[I have identified] five “Great Deceptions” lurking out there that, individually and collectively, have the potential to wreck your portfolio. [That being said,] I also have five protective strategies to help you avoid getting slammed. Words: 998
So says Mike Larson (www.weissmoneynetwork.com) in edited excerpts from the original article* which Lorimer Wilson, editor of www.munKNEE.com (Your Key to Making Money!), has further edited below for length and clarity – see Editor’s Note at the bottom of the page. (This paragraph must be included in any article re-posting to avoid copyright infringement.)
Larson goes on to say, in part:
Today’s Five Dangerous Great Deceptions
1. The economy is on a roll. I believe the truth is that the recovery is sorely lacking!
December consumer spending was unchanged. January consumer confidence fell to 61.1 from 64.8, while a key manufacturing index for the Chicago area slumped to 60.2. Sure, we’ve seen a slight uptick in certain sectors … but nothing like what you’d expect if growth were coming back strongly.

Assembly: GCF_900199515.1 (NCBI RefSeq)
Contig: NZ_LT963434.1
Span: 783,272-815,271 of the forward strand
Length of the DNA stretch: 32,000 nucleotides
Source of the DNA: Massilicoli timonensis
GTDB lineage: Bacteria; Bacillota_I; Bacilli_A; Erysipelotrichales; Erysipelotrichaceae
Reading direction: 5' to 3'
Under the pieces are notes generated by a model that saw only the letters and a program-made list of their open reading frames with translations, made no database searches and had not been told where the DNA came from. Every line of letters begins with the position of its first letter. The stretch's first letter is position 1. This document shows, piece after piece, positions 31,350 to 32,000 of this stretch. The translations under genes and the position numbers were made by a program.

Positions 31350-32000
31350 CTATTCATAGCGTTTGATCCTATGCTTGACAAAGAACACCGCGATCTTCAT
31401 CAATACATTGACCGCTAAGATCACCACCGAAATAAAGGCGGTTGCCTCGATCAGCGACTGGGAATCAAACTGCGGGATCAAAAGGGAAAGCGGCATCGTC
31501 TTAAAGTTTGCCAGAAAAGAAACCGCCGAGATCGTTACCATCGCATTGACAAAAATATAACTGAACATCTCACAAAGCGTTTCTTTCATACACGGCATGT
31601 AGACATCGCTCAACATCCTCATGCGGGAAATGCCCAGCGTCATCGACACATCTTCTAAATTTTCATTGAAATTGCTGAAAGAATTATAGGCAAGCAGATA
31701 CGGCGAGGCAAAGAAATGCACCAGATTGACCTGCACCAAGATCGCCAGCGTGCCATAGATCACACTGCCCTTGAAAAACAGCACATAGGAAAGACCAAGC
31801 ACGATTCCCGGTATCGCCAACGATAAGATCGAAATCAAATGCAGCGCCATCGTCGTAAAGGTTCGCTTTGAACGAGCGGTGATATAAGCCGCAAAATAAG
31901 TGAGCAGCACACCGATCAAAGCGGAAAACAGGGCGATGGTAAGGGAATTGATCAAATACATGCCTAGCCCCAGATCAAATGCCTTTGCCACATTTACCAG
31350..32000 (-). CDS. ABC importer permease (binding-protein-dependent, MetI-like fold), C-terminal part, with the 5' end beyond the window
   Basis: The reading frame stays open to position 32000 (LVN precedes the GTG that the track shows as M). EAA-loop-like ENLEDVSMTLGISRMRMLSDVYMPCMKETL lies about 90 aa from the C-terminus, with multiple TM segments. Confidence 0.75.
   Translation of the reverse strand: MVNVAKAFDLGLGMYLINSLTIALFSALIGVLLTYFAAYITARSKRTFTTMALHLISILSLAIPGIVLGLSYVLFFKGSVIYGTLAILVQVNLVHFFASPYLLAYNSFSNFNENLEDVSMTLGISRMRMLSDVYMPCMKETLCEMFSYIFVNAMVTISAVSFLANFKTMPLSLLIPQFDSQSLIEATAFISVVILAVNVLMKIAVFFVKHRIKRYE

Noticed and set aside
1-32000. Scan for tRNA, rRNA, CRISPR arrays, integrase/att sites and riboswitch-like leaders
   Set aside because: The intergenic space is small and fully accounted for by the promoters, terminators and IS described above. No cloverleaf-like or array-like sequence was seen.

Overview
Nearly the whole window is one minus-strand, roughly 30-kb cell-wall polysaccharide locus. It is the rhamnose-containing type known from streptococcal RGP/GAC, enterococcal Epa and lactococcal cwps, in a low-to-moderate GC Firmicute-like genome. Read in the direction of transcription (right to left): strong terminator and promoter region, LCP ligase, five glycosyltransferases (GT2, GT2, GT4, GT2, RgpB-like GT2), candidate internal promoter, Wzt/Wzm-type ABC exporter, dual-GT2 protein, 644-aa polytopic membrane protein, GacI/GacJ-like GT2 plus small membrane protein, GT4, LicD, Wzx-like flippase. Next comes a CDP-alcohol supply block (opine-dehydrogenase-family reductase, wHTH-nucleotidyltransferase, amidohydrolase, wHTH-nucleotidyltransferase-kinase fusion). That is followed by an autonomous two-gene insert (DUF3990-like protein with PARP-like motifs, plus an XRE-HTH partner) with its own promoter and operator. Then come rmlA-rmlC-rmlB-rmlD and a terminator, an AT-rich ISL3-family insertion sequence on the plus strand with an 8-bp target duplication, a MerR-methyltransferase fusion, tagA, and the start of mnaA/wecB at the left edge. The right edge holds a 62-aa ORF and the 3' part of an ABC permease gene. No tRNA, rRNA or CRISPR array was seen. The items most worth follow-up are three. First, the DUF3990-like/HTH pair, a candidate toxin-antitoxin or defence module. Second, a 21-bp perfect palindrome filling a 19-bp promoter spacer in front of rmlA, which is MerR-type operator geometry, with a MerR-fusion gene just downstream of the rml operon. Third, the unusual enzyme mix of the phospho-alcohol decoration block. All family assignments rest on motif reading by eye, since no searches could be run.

2. The job market is roaring back. The truth is that we’re not gaining much ground.
If you include discouraged workers, part-time workers who want full-time work, and so on, you see that the real unemployment rate is way up around 22 percent! Meanwhile, only 63.7 percent of Americans are active in the labor force. That’s the worst “participation rate” going all the way back to 1982, showing just how widespread the labor market malaise is.
3. The housing market is recovering strongly. The truth is we don’t have much progress to report.
November house prices were DOWN 3.7 percent from a year ago. December pending sales of used homes were DOWN 3.5 percent. December new home sales were DOWN 2.2 percent on the month, while full-year 2011 sales were the worst in U.S. history and existing home sales for January missed analysts’ forecasts. Worst of all, a key index that measures purchase mortgage application activity just slumped to lows last seen in October and September. Those readings, in turn, were the worst since 1996! Purchase apps are a forward-looking indicator, and this deterioration suggests buying demand is once again falling … right as we head into the crucial heart of the spring home buying season!